Unions & Organized Labor

There is a natural alliance between unions and smokefree advocates: both are charged with improving workers' health through education and policy initiatives. Preventing worksite health and safety problems is a paramount concern for unions.

Read our Smokefree Air is a Union Issue for guidance on working in partnership with organized labor in support of healthier, smokefree worksites.

Workers' unions are political bodies that smokefree advocates should reach out to when forming smokefree coalitions. Unions are strong, politically savvy advocates for safer workplaces, and they are well-positioned to help in reducing smoking and exposure to secondhand smoke.

In addition, the "bottom-up" decision-making structure of unions leads to programs that cover the views and concerns of workers, which may include secondhand smoke exposure, as well as a variety of other public health issues.


Smokefree News

Mitchell, R.J.; Weisman, S.R.; Jones, R.M.; Erickson, D., "The role of labor organizations in tobacco control: what do unionized workers think?," American Journal of Health Promotion 23(3): 182-186, January 2009.

CONCLUSIONS: Most unionized workers were aware of the health effects of exposure to secondhand smoke and supported union bargaining for restrictions on workplace smoking and cessation programs, although few workers supported their unions taking the lead in initiating worksite smoking policies. Results suggest that campaigns to promote smoke-free worksites should be tailored to unionized workers, and further collaborations with labor unions to promote policy change are needed.

On April 18, 2007, the workers union in Alberta, Canada, known as the Alberta Federation of Workers, sent out the following press release, urging the government to ban smoking in all workplaces in the province of Alberta, in Canada.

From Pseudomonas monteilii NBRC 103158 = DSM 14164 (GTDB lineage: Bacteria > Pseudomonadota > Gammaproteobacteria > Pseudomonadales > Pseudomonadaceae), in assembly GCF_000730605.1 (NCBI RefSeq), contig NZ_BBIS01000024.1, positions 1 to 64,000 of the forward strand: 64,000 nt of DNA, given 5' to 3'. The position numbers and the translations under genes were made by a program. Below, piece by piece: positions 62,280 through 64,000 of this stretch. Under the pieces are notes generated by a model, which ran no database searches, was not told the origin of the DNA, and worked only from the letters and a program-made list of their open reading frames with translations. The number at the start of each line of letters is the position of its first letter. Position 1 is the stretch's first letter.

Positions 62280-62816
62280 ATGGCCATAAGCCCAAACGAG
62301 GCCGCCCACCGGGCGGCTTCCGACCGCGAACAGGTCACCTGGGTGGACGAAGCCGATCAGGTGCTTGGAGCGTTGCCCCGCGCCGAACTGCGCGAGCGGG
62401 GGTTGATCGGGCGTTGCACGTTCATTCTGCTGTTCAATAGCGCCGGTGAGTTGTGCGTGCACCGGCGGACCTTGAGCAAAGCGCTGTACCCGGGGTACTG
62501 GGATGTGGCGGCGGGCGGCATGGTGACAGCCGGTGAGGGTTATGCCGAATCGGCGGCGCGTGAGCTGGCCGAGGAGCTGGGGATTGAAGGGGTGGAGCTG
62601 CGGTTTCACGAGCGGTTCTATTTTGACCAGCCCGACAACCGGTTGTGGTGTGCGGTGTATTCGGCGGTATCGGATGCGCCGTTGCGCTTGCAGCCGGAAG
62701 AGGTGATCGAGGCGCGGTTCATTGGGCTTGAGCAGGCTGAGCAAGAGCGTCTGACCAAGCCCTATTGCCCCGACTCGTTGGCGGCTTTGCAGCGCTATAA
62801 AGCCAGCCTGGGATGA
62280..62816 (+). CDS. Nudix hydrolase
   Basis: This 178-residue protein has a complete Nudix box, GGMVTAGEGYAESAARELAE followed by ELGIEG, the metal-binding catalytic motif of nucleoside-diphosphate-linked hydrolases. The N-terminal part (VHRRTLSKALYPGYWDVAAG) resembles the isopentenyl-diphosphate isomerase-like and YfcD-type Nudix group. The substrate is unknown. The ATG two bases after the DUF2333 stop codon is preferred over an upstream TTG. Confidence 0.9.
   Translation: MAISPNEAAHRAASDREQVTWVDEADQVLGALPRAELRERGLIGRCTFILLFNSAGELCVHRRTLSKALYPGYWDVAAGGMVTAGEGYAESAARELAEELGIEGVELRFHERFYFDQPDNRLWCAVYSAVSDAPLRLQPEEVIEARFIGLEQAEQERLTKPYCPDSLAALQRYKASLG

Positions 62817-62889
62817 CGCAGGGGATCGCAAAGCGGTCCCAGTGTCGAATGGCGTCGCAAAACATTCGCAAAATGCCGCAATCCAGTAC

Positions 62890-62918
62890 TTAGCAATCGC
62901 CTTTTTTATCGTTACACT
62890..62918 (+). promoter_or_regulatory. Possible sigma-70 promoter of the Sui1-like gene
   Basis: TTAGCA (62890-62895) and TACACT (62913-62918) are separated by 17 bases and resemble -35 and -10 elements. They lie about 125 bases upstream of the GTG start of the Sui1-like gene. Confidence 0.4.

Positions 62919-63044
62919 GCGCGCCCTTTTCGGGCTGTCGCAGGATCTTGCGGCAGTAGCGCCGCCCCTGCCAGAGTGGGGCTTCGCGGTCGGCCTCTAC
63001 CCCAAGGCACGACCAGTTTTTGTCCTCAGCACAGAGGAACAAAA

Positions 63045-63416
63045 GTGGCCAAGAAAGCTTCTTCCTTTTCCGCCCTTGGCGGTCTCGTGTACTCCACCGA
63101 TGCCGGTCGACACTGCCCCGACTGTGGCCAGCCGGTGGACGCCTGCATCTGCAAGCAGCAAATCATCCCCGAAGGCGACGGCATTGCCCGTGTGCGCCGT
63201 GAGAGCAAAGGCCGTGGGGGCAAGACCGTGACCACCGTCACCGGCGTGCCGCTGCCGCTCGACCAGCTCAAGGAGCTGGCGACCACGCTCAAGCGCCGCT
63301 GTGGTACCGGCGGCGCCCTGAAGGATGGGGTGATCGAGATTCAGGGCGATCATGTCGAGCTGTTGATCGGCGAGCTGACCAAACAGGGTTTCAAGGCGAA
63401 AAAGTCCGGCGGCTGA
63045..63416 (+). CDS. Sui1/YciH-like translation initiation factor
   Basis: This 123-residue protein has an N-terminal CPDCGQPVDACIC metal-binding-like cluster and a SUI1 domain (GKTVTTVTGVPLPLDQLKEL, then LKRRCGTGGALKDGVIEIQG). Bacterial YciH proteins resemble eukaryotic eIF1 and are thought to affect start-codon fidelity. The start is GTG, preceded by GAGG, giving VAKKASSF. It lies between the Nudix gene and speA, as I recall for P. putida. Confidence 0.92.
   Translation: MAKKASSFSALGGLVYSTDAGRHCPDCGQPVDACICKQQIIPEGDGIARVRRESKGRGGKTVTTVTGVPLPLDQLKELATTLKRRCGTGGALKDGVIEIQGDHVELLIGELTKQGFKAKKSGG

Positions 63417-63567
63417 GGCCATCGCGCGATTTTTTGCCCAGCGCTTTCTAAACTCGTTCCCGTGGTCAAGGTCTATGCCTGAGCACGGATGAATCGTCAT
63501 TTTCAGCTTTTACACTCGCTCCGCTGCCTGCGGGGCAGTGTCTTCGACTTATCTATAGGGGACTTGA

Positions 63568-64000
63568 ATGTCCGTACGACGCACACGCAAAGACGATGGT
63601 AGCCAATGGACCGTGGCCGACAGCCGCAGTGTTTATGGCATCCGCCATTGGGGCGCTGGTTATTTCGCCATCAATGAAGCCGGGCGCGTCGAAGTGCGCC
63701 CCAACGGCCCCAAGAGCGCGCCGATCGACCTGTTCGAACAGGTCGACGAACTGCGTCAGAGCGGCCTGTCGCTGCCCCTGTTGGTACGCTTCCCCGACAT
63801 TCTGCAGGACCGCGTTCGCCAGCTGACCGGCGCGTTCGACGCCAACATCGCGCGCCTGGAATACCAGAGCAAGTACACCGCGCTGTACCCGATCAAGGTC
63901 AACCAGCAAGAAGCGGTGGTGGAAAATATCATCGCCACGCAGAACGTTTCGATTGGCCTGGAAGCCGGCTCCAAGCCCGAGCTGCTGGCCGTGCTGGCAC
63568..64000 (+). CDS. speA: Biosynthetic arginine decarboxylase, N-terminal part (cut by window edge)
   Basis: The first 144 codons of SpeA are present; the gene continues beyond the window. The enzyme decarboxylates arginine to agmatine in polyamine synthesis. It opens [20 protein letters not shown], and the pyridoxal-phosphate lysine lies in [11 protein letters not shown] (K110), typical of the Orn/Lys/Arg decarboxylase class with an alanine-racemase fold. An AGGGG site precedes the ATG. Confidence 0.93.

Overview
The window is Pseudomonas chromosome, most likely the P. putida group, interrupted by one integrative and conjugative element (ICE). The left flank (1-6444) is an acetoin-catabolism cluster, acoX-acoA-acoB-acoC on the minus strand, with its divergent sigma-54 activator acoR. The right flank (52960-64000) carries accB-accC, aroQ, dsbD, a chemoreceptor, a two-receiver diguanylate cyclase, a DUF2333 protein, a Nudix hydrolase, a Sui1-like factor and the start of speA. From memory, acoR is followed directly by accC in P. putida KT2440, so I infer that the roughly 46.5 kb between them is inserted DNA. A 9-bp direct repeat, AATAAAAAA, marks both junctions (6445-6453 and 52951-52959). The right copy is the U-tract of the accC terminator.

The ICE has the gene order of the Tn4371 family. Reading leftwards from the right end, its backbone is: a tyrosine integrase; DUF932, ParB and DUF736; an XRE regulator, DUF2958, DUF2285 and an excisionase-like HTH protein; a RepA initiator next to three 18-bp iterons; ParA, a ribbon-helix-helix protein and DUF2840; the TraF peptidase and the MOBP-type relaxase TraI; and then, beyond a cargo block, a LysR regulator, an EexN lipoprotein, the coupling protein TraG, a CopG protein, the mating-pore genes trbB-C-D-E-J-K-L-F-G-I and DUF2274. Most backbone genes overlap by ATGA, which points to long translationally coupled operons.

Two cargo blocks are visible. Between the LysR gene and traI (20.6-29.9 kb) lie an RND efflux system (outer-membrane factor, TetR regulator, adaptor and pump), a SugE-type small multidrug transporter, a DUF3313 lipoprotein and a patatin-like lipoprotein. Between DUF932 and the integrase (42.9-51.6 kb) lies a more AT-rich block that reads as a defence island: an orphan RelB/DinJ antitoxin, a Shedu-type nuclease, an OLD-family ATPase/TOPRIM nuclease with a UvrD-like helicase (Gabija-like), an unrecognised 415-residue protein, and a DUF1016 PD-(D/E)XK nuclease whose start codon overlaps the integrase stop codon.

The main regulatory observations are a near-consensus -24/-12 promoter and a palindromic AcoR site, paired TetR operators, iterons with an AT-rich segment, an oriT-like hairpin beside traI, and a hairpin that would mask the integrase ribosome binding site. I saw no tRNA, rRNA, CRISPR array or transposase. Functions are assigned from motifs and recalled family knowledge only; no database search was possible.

AFL Joins Campaign for Province-Wide Smoking Ban
Worker Safety at Risk from Second-hand Smoke

EDMONTON, April 18 /CNW/ - The AFL joined with Action on Smoking and Health, Alberta Cancer Board and the Alberta Chamber of Commerce today to launch a campaign to urge the Alberta government to implement a province-wide smoking ban in all workplaces.

"For us smoking in the workplace is an occupational health and safety issue," says AFL President Gil McGowan. "Forcing workers in restaurants, bars and casinos to be exposed to high levels of second-hand smoke runs counter to basic health and safety practice."

"Tobacco smoke contains over 50 known carcinogens, including benzene, formaldehyde, cadmium and lead," observes McGowan. "If workers in bars were being exposed to coal dust at the levels they inhale second-hand smoke, the government would have put a stop to it. Had bingo workers been exposed to asbestos at these levels, the government would have cracked down."

"They need to act now to eliminate exposure to tobacco smoke."

McGowan points out that food and beverage workers have three to six times more exposure to second hand smoke than other workers. As a result, non-smoking workers in the food service industry have a 50% greater risk of cancer than other non-smokers. "This is why we must act," urges McGowan.

"We will be mobilizing our members to contact their MLA in the next few weeks demanding a province-wide smoking ban," says McGowan. "We are one of only two provinces without one. Let's hope we don't end up being the last province without a complete ban."